That’s nearly one-third of an entire 401(k) investment lost.
In some cases, employers will improperly choose the shares that specifically lower their administrative fees since they must match their employees’ contributions. These are virtually the same shares that come with higher fees at the expense of the employees.
The risk of the market and the fees that come with it all fall on the employer as they choose the 401(k) contribution model for their business as a whole. After choosing the plan, there’s not much else in the way of incentive for the employer to carefully watch the market or how the fees affect each account.
In other words, when the employer falls asleep at the wheel, they end up allowing excessive fees to eat away at their employees’ contributions.
However, employers are not solely to blame for this. The financial institutions offering 401(k) plans like to entice employers by offering other services such as a line of credit or loans. Of course, when they do this they rarely make the distinction between the employees and the subsidization of corporate expenses, which results in wrongful fee allocations.
In other words, they’re tricking employers into leveraging their 401(k) business in return for cheap loan rates at the expense of the employees’ retirement funds. This is what mixing interests looks like, and since an employer is obligated to look out for his or her employees’ best interests, it’s a big no-no.
Other 401(k) Alternatives You Can Try:
Luckily, there are safer 401(k) alternatives that hard-working individuals can use to fund their retirement.
Here’s a closer look at your 401 (k) alternatives:
A simplified employee pension (SEP) IRA is a savings plan that’s also established by employers. This goes for self-employed individuals as well, and it benefits both the employer and the employee.
With SEP IRAs, employers can make tax-deductible contributions on behalf of their eligible employees. Eligible employees include individuals 21 years of age or older working for a business for at least three years. They must have earned a minimum of $600 within the past year of working.
While employees are responsible for their SEP IRAs, employers that want to receive the tax-deductible benefits must match the employee’s contributions.
These accounts are easy to set up and have low administrative costs. All contributions grow as tax-deferred, until retirement, where distributions are taxed as income.
A cash-balance plan is a defined benefit plan, similar to a pension. These plans designate that participating employees will have access to a specified lump sum upon retirement.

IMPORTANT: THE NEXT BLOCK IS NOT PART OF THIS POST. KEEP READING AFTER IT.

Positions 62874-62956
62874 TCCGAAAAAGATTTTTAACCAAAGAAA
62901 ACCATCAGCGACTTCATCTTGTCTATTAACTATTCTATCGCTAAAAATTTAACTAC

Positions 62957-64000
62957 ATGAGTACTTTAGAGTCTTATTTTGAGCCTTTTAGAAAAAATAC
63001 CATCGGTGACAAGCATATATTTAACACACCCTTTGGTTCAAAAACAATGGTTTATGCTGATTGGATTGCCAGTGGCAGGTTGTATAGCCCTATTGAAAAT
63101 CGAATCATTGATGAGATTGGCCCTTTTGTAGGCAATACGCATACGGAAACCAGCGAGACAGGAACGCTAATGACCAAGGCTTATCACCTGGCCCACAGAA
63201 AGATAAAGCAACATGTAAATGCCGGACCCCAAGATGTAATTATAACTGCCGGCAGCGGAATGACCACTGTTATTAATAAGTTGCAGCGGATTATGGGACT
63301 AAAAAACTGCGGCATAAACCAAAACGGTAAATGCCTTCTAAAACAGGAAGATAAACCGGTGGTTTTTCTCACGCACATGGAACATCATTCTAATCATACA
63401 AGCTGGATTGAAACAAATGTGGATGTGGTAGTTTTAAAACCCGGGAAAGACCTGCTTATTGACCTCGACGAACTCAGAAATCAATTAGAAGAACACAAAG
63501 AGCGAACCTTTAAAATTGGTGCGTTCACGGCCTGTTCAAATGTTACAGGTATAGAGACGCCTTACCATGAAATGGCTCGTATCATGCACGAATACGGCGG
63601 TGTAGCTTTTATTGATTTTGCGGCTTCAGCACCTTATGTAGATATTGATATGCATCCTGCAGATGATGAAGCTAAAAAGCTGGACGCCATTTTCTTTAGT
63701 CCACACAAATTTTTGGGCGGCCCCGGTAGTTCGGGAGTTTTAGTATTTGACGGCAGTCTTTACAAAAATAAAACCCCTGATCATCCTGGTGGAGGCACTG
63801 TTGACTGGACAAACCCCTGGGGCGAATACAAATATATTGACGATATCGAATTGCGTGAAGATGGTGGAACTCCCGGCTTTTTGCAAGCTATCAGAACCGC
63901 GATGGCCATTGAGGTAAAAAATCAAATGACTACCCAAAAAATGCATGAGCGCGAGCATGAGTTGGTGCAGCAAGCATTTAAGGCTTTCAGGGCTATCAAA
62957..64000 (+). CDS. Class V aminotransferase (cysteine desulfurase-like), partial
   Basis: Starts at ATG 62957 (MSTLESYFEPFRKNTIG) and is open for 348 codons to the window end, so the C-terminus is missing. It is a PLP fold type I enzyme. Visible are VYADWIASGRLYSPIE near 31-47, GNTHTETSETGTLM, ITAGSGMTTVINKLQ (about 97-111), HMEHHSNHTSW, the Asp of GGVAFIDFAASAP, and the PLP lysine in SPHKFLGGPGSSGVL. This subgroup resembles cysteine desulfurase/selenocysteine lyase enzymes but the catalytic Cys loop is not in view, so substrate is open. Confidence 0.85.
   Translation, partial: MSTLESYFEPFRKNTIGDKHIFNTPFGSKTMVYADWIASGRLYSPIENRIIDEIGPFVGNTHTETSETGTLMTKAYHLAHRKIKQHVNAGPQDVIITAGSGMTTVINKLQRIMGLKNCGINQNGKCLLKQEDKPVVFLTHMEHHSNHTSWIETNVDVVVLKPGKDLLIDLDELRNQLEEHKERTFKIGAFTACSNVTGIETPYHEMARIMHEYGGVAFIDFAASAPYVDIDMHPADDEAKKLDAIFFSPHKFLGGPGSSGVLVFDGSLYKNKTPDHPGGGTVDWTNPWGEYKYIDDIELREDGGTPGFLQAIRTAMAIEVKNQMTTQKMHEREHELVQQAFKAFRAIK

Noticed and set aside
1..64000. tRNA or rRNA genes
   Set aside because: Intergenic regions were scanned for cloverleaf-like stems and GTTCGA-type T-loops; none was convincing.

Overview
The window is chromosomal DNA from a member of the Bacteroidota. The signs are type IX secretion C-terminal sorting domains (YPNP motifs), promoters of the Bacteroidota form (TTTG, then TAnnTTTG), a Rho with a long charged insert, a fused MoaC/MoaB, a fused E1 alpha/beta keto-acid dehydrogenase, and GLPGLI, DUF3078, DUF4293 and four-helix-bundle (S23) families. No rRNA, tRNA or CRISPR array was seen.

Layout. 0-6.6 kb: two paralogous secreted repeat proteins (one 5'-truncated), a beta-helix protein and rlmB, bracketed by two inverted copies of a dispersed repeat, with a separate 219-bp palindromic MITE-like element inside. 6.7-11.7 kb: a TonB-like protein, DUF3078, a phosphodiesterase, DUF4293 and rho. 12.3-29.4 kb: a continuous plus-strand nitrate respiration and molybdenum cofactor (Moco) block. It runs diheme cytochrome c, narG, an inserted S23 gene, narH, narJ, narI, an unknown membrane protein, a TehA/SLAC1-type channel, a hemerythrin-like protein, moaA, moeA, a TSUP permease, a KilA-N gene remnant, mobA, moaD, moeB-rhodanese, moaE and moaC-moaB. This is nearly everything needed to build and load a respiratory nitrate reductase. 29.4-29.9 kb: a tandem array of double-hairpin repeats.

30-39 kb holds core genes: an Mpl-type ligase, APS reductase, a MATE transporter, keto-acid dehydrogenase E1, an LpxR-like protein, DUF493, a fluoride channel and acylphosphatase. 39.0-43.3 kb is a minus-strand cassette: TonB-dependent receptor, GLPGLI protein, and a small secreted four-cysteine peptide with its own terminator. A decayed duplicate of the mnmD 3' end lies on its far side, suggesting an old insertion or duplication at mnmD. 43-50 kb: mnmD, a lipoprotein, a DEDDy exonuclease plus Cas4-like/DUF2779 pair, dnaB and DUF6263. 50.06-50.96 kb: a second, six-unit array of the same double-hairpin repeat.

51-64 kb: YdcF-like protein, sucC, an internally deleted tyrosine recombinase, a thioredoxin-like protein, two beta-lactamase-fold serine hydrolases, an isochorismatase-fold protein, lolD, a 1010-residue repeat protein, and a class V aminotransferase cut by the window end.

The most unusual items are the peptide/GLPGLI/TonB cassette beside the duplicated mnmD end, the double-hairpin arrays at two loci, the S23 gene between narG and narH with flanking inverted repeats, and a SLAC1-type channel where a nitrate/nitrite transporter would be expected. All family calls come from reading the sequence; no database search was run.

The benefits of a cash-balance plan depend on both employer and employee contributions and apply for each year an employee earns benefits. Those benefits are accrued via the following formula:
annual benefit = (wage x pay credit rate) + (account balance x interest credit rate).
Upon retirement, an employee can either take their lump sum or choose an annuity that pays out their some in regular checks over a period of time.
There are several types of investment accounts including standard brokerage accounts, retirement accounts, education accounts, and investment accounts for kids. The one you choose will be directly related to your savings goals for the future. Additionally, they all fall under the category of a brokerage account.
For example, you could opt for a 592 savings plan if the goal is to fund your or your children’s educational expenses.
Some of these investment accounts follow the typical IRA rules and requirements, while others are more flexible in who can contribute and when the money can be withdrawn from the account. However, they all focus on contributions and investment activity for either tax-free or tax-deferred growth that will benefit the account owner at a later time.
Are There Any Ethical 401(k) Alternatives?
Seeking an alternative to 401(k)s is a wise idea, considering the potential loss that hangs in the balance of your overall contributions. However, even with the alternatives, you’re still required to open a standard brokerage account at a bank.
The truth is, many corporate banks today use the money from the fees and interest they charge to fund disastrous projects that continue to destroy our planet. Unfortunately, that means as you contribute to your investments and future, you’re also contributing to their environmentally catastrophic causes.
It doesn’t have to be this way, though. There are ethical alternatives, such as Aspiration’s green financial services that don’t funnel their money into devastating oil projects, but instead make charitable donations to several incredible causes from human rights, environmental efforts, education, and much more.
So, when you’re ready to start investing in your future while making the Earth a little greener at the same time, reach out to us. We’d love to help you pay it forward.